Step-parents' rights and responsibilities

If you have stepchildren and you separate from their parent, you might want:

  • to carry on your relationship with those children, and
  • to keep being like a parent to them.

You'll probably also want to know if you have to pay support for the children.

How can you carry on your relationship with your stepchildren?

If you want to carry on your relationship with your stepchildren, you can try to talk to their parent (your spouse) to sort out how you continue to be part of their lives.

You and the children's parent must make these types of decisions in the best interests of the children. It's not about what's convenient for you or their parent.

If you both agree about the arrangements, you can put them into a written agreement that you both sign.

If you can't both agree, you have options in the courts, including:

If you're applying for court orders, you'll have to show the court that the orders you're asking for are in your stepchildren's best interests.

To find out more:

  • See Parenting apart to find out what it means to be a guardian or have contact with a child.
  • See Best interests of the child to find out what the court looks at when it's making decisions that will affect a child's life.

If you want to adopt a stepchild, see Adoption by a Relative or Step Parent on the BC government website.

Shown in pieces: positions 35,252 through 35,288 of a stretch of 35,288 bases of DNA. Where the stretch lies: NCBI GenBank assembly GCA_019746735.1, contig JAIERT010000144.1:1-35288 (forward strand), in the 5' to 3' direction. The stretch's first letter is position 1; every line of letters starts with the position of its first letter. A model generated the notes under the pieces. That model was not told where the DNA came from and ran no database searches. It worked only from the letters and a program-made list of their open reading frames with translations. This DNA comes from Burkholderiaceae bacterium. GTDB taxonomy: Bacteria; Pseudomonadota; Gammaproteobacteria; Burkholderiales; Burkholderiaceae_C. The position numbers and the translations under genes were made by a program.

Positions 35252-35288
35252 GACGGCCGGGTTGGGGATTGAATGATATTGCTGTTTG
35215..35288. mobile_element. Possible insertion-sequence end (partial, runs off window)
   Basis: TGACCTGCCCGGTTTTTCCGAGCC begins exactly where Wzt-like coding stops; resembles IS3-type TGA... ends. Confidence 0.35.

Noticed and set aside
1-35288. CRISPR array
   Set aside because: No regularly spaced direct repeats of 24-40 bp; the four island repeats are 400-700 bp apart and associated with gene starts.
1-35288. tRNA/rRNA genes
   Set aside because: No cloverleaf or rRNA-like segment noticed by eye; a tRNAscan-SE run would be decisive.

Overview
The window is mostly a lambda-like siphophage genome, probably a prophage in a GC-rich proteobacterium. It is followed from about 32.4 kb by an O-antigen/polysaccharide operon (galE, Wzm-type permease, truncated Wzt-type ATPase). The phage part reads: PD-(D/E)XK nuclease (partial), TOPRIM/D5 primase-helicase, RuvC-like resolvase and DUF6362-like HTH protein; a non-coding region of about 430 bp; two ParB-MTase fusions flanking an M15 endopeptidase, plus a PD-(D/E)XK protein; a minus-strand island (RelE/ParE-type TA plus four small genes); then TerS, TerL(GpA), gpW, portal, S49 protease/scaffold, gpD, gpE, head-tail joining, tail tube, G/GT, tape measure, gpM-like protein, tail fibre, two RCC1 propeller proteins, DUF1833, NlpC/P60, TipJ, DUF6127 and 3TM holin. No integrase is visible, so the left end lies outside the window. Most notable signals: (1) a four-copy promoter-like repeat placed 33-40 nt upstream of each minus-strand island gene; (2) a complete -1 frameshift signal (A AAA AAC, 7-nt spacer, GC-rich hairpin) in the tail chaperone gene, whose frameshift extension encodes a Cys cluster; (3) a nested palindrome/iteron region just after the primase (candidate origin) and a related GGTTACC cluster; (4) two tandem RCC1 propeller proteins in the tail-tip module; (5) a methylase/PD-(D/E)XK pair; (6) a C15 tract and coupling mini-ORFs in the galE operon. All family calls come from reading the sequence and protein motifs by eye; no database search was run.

Both the BC Family Law Act and federal Divorce Act use similar terms to talk about parenting. It can be confusing. But it’s important to understand which law applies in your situation.

Parents who are or used to be married are called spouses in the Divorce Act. They have parenting time.

Some non-spouses, including parents who were never married and those who have (or plan to have) a parental role in the child's life, may also apply for parenting time. But they need to get the court's permission first. Most people apply under the BC Family Law Act instead.

Do you have to pay support for your stepchildren after you separate?

Under the BC Family Law Act, you're a step-parent if:

  • you and the children’s parent are or were married, or lived together in a marriage-like relationship for at least two years (you might call it being in a common-law relationship), and
  • you lived with the children's parent and the children.

If you're a step-parent, you might have to pay child support if:

  • you contributed to the children's support for at least one year, and
  • the application for support is made within a year of the last time you contributed to the children's support.

A step-parent's responsibility to pay child support comes after the children's parents' or guardians' responsibility.

If the court is looking at whether a step-parent should pay child support, it will look at:

  • the children's standard of living when they lived with the step-parent, and
  • how long they lived together.

This can be complicated. It's a good idea to get legal advice before you make or change any decisions about adoption, guardianship, or other parenting issues.

Updated on 16 March 2021